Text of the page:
"That Nation is free which is not subject to any government of any other Nation." [7] The word Sovereignty did not exist in ancient Greece or Rome, but was understood to be the equivalent of "liber" and libertatis", which together combined to encompass Proculus’s doctrine. Hugo Grotius, in De Jure Belli ac Pacis, supported this concept.[8] Jean Bodin,[9] however, argued that "Sovereignty" was subject to the limitations of Divine Law and Natural Law, and by those obligations contracted on the basis of Sovereign Will to other Sovereigns or individuals.

This may be further defined in two ways: (1) Sovereignty is the essence of a State, and conditions its creation and existence; (2) Sovereign is he who has supreme power over a territory and its inhabitants, unrestrained by any law or rule made by any other power on earth. This supreme power is limited by (a) the Laws of God, and (b) obligations to other States or individuals.[10] A further classic definition of Sovereignty is expressed as the State exercising sole authority on its territory; having monopoly of legislation; monopoly of constraint on its nationals; and monopoly of jurisdiction. These latter definitions, however, suggest that States necessarily possess territory and populations, despite the fact that International Law has conceded the qualities of Sovereignty and statehood to entities that possess neither. A more recent writer has stated that "while the emergence of the State as a form of rule is a necessary condition of the concept of Sovereignty it is not a sufficient condition of it."[11]

P. Isoart has defined three essential characteristics for the birth of a State: (a) population, (b) territory, (c) juridical, without acknowledging the broader interpretations recognized in International law. [12] Again, by limiting statehood to entities that enjoy all of these three aspects of Sovereignty, Isoart ignores the practical interpretation of International Law in determining the qualities of a State.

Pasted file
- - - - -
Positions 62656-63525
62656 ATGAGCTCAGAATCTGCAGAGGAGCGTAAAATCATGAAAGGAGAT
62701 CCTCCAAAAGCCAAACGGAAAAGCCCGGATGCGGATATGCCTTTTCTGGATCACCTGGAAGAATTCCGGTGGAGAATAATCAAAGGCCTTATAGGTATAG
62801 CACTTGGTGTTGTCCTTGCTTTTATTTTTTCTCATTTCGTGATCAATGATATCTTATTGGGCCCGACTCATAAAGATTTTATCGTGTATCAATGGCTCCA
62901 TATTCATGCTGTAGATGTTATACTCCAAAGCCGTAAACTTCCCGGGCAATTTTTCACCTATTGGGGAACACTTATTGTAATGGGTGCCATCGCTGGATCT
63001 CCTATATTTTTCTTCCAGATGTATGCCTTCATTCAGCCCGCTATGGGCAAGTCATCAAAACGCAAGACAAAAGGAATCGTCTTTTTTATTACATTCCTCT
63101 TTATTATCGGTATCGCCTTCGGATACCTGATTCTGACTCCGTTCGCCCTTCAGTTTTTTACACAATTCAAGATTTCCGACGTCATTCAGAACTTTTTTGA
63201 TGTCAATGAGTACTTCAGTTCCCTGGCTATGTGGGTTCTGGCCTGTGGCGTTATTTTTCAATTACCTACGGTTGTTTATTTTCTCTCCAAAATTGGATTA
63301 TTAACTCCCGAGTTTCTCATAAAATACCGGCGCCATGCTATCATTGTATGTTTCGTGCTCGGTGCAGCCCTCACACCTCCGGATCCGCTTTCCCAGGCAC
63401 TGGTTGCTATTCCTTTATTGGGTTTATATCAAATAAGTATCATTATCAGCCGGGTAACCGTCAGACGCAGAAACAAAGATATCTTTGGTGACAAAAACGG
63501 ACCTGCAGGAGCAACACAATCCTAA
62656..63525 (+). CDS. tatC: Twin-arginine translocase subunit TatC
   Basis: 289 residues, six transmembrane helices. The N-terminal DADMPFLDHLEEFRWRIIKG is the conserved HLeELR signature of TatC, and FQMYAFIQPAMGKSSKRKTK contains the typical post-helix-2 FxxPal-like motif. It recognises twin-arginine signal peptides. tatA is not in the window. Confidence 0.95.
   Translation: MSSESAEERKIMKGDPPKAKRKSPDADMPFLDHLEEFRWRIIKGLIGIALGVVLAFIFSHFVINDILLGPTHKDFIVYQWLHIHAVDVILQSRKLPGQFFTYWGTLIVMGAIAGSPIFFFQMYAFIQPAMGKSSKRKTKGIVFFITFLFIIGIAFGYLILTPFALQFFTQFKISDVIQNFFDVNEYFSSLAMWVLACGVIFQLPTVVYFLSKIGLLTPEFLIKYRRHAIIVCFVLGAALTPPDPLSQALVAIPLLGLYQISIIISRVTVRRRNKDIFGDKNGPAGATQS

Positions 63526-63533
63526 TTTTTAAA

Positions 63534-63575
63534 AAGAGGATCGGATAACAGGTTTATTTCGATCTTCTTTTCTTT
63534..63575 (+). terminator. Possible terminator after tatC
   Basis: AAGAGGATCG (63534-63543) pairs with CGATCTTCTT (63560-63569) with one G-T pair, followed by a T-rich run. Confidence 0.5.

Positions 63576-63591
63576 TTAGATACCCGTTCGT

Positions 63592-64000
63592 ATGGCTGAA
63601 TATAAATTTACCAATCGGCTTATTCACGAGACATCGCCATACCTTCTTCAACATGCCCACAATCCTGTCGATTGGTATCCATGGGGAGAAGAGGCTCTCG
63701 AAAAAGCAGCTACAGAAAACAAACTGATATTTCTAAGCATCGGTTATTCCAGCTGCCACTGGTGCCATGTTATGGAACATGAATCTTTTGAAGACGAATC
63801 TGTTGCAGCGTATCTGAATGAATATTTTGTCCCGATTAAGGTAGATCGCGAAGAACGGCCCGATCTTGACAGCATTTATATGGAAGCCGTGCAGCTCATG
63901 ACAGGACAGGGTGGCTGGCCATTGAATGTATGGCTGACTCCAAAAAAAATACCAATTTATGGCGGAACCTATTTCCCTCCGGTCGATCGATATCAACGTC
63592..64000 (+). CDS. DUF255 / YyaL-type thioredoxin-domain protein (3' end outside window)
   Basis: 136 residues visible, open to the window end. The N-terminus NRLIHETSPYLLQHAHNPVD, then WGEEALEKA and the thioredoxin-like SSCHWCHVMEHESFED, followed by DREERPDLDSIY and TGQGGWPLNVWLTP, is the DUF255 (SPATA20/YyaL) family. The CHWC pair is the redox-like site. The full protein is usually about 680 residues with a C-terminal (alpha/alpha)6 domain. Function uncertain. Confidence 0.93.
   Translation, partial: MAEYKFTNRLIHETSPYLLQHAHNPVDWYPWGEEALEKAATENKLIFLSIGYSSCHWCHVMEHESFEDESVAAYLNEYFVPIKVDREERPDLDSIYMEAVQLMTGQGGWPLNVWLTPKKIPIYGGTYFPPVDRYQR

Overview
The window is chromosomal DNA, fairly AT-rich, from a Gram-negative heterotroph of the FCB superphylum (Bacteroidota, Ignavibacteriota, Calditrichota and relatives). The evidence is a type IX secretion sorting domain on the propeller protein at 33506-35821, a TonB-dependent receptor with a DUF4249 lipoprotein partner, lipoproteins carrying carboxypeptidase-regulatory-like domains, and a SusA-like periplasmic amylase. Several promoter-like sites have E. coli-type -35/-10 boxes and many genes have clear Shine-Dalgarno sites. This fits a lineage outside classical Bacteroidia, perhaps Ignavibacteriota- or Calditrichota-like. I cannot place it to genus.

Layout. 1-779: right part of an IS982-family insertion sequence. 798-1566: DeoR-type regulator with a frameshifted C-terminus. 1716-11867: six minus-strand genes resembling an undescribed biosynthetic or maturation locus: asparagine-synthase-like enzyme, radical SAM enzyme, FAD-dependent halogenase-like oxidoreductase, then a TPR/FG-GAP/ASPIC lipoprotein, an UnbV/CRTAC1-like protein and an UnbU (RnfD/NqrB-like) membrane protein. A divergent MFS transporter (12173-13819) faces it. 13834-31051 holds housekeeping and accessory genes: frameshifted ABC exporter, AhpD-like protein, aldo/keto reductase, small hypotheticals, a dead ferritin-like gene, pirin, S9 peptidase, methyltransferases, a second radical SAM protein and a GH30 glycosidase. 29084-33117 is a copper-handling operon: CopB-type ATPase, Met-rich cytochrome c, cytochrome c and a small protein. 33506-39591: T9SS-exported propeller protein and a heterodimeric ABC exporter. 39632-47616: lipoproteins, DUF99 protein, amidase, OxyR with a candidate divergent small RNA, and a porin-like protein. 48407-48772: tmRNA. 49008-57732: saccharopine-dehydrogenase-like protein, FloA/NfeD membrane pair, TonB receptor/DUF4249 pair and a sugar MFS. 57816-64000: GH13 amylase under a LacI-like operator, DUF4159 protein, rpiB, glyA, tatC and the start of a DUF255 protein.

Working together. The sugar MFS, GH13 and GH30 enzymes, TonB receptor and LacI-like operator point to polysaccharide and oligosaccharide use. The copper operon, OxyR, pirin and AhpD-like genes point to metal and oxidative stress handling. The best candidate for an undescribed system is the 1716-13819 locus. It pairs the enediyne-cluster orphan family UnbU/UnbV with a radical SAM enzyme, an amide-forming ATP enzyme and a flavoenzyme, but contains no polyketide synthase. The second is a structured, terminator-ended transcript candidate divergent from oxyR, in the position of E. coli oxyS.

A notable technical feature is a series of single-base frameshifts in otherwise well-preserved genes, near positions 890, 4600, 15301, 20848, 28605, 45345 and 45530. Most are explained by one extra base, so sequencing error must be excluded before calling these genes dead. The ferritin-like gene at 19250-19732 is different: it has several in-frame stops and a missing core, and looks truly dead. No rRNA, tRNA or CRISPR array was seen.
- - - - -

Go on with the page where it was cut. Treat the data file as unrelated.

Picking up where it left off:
The lack of any Sovereign territory is not an impediment to full recognition. Under the 1871 Law of Guarantees the Italian State unilaterally declared the Holy See[13] to be "a subject of international law" and the Vatican as Italian territory. From 1870 until the Lateran treaty of 1929, the Holy See was without territory under Italian law, occupying the Vatican Palaces de facto but without Sovereign authority.[14] The Kingdom of Italy considered the Vatican to be part of Italy, and this position was unchallenged by many of the Powers. Nonetheless, a number of Sovereign States, including Austria-Hungary, Prussia, Bavaria, Belgium, Bolivia, Brazil, France, Ecuador, Nicaragua, Guatemala, Monaco, Peru, Portugal, and San Salvador (and later Chile, Spain, Argentina. Colombia, Costa Rica, Dominican Republic, Haiti, Russia and Uruguay) recognized the Holy See as Sovereign, albeit with no territorial Imperium, exchanging reciprocal relations. In the period between 1870 and the signing of the Lateran Treaty, the Holy See signed thirteen Concordats, being treated by each contracting State as a Sovereign State in International Law. Great Britain had accredited ministerial representatives to the Pope until 1874, and the United States ministerial representatives until 1867 and consular until 1872, after the loss of territorial Sovereignty.